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Inflation is higher for the poor

I keep saying that if you care about poor people, you should be a libertarian.

The Institute for Fiscal Studies is pointing out that while poorer people are paying more for food and fuel, richer people are enjoying low interest rates. So government spending and borrowing and the artificially low interest rates that go along with that are harmful to poor people, as are taxes on fuel, and income tax on minimum wage earners, and countless other instances of state meddling.

Real money and a small state lead to high growth which makes everyone richer.

11 comments to Inflation is higher for the poor

  • Mr Ed

    Real money and a small state lead to high growth which makes everyone richer.

    Ah but what about the ‘Golgafrincham‘ class? The useless ‘third’ of the population that lives by the State, the council staff, the civil servants, the bankers, the ‘economists’, the political journalists, the NHS managers, the BBC staff, the MoD, the Defence contractors/pork farmers, the government IT projects, the Universities, the State school teachers, the police, the fire brigades, sitting around or working on building sites, the health promoters, the indolent dole scroungers, the lawyers on legal aid or working ways round regulations, the Quangocrats (employees of state-funded, unaccountable agencies), the unsackable and unchoseable judges (violence to the language there, sorry), the Highways Officers, the whole host of parasites, for whom such a state of affairs would mean poverty and real work?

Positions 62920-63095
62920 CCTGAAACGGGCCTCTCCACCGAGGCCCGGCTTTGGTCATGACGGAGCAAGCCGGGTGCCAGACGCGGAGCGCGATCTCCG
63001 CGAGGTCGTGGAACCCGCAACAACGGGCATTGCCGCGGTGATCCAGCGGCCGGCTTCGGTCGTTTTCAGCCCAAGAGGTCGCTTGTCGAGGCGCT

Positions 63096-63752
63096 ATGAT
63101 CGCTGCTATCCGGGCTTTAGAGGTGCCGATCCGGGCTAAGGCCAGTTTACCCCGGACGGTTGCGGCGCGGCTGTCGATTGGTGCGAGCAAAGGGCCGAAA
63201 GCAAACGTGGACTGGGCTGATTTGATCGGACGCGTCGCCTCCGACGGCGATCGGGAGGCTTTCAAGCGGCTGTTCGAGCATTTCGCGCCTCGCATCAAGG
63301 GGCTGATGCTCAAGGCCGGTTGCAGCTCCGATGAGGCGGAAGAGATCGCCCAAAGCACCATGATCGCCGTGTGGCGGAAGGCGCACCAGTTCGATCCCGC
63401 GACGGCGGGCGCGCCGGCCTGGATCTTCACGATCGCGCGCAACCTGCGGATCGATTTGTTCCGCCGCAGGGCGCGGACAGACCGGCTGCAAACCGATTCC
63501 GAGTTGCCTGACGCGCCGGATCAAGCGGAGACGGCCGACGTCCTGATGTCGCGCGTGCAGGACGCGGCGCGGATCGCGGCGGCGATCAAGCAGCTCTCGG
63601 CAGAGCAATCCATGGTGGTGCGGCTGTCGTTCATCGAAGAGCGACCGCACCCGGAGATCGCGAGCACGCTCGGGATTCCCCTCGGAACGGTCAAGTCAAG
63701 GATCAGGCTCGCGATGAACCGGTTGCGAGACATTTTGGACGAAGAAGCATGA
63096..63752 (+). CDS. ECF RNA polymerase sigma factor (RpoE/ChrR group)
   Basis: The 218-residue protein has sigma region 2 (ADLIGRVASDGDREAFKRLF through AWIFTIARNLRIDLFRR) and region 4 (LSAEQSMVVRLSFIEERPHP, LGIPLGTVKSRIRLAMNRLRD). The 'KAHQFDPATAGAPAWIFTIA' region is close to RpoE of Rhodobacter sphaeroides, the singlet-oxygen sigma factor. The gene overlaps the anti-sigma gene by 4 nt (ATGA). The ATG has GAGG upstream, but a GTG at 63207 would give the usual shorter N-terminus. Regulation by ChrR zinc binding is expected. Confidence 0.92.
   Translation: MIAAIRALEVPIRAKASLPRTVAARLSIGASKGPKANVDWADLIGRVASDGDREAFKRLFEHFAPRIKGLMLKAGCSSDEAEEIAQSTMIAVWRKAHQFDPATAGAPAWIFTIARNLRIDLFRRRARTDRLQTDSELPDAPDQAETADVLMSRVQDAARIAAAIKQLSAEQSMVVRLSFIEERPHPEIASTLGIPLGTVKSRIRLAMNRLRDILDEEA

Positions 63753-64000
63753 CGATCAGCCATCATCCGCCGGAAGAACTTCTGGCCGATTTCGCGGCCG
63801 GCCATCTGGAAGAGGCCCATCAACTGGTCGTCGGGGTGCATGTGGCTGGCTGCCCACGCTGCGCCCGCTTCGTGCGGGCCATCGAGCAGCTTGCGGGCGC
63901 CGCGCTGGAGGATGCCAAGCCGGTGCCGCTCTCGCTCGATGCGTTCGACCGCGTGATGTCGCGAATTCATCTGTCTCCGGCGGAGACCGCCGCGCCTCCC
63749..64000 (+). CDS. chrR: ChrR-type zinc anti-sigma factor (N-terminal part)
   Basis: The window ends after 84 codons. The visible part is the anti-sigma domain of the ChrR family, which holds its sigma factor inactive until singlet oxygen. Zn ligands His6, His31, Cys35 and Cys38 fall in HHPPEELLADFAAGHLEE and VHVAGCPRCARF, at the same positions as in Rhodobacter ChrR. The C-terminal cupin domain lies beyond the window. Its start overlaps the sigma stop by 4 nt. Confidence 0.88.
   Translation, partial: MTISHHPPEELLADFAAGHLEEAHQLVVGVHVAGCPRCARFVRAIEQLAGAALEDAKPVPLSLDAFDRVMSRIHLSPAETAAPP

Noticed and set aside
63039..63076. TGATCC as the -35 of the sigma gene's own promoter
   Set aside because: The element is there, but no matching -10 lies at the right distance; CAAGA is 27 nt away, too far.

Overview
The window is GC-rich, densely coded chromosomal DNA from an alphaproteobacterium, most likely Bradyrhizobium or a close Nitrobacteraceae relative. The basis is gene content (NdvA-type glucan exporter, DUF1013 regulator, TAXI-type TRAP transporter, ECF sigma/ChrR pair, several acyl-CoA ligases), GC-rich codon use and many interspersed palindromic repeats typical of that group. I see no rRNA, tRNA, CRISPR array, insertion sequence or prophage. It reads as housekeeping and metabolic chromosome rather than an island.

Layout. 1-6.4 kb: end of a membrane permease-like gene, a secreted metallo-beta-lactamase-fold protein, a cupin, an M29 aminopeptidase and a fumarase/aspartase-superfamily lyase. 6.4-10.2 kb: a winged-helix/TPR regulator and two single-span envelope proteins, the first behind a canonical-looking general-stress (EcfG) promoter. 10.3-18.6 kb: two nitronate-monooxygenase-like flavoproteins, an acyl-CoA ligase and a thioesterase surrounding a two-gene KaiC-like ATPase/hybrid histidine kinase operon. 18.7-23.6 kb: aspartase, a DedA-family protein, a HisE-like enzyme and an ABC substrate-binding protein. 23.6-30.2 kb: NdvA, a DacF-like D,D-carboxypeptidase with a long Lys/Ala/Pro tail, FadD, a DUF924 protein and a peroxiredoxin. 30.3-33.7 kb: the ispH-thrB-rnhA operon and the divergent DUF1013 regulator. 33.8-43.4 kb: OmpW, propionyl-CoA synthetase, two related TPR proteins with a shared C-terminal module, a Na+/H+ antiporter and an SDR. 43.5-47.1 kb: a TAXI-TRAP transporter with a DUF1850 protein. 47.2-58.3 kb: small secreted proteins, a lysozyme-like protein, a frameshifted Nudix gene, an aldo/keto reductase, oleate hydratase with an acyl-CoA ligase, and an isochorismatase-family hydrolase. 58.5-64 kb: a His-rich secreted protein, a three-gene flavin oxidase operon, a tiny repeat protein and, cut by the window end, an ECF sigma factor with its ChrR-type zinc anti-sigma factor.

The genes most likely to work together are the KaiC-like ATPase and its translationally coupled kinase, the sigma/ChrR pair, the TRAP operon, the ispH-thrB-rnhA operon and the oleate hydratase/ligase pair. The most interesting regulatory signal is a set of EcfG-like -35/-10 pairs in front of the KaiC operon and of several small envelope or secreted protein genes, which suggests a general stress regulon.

The make-up of our society would be profoundly different, and many, many people would be suddenly poor and destitute. The concentrated benefits would diffuse out to the genuine economy, and you might find that people in small towns up and down the country could afford not to look tatty, that pound and charity shops might be less prominent, whilst shiny London turns into a destitute, scruffy, desolate concrete desert.

  • Laird Minor

    That’s a feature, Mr Ed, not a bug.

  • Current

    I’m sceptical about this in the long run. Interest rates will rise again, their low level is a historical abnormality.